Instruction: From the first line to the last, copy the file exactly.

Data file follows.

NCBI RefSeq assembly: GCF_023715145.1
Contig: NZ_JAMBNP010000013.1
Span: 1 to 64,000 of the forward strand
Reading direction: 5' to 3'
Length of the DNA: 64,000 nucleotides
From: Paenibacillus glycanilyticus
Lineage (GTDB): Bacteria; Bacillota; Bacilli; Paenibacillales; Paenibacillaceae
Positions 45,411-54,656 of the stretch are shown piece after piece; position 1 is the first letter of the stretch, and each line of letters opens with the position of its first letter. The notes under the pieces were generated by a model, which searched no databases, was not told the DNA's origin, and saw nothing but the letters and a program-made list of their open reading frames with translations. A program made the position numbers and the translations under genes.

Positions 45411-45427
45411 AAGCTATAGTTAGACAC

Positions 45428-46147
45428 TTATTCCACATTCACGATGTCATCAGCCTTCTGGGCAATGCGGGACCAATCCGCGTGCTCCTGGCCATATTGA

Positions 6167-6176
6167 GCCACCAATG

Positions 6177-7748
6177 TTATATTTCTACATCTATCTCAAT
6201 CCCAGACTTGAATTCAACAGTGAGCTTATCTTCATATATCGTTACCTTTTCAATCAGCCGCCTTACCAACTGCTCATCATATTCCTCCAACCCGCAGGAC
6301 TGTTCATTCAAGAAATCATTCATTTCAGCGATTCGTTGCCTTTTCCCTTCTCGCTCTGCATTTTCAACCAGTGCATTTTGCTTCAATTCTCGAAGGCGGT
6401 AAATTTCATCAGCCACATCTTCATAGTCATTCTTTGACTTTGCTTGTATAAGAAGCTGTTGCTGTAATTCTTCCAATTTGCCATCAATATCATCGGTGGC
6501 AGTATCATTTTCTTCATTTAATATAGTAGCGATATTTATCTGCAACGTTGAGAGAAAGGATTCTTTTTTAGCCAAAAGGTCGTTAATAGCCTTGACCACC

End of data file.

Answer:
NCBI RefSeq assembly: GCF_023715145.1
Contig: NZ_JAMBNP010000013.1
Span: 1 to 64,000 of the forward strand
Reading direction: 5' to 3'
Length of the DNA: 64,000 nucleotides
From: Paenibacillus glycanilyticus
Lineage (GTDB): Bacteria; Bacillota; Bacilli; Paenibacillales; Paenibacillaceae
Positions 45,411-54,656 of the stretch are shown piece after piece; position 1 is the first letter of the stretch, and each line of letters opens with the position of its first letter. The notes under the pieces were generated by a model, which searched no databases, was not told the DNA's origin, and saw nothing but the letters and a program-made list of their open reading frames with translations. A program made the position numbers and the translations under genes.

Positions 45411-45427
45411 AAGCTATAGTTAGACAC

Positions 45428-46147
45428 TTATTCCACATTCACGATGTCATCAGCCTTCTGGGCAATGCGGGACCAATCCGCGTGCTCCTGGCCATATTGA

Positions 6167-6176
6167 GCCACCAATG

Positions 6177-7748
6177 TTATATTTCTACATCTATCTCAAT
6201 CCCAGACTTGAATTCAACAGTGAGCTTATCTTCATATATCGTTACCTTTTCAATCAGCCGCCTTACCAACTGCTCATCATATTCCTCCAACCCGCAGGAC
6301 TGTTCATTCAAGAAATCATTCATTTCAGCGATTCGTTGCCTTTTCCCTTCTCGCTCTGCATTTTCAACCAGTGCATTTTGCTTCAATTCTCGAAGGCGGT
6401 AAATTTCATCAGCCACATCTTCATAGTCATTCTTTGACTTTGCTTGTATAAGAAGCTGTTGCTGTAATTCTTCCAATTTGCCATCAATATCATCGGTGGC
6501 AGTATCATTTTCTTCATTTAATATAGTAGCGATATTTATCTGCAACGTTGAGAGAAAGGATTCTTTTTTAGCCAAAAGGTCGTTAATAGCCTTGACCACC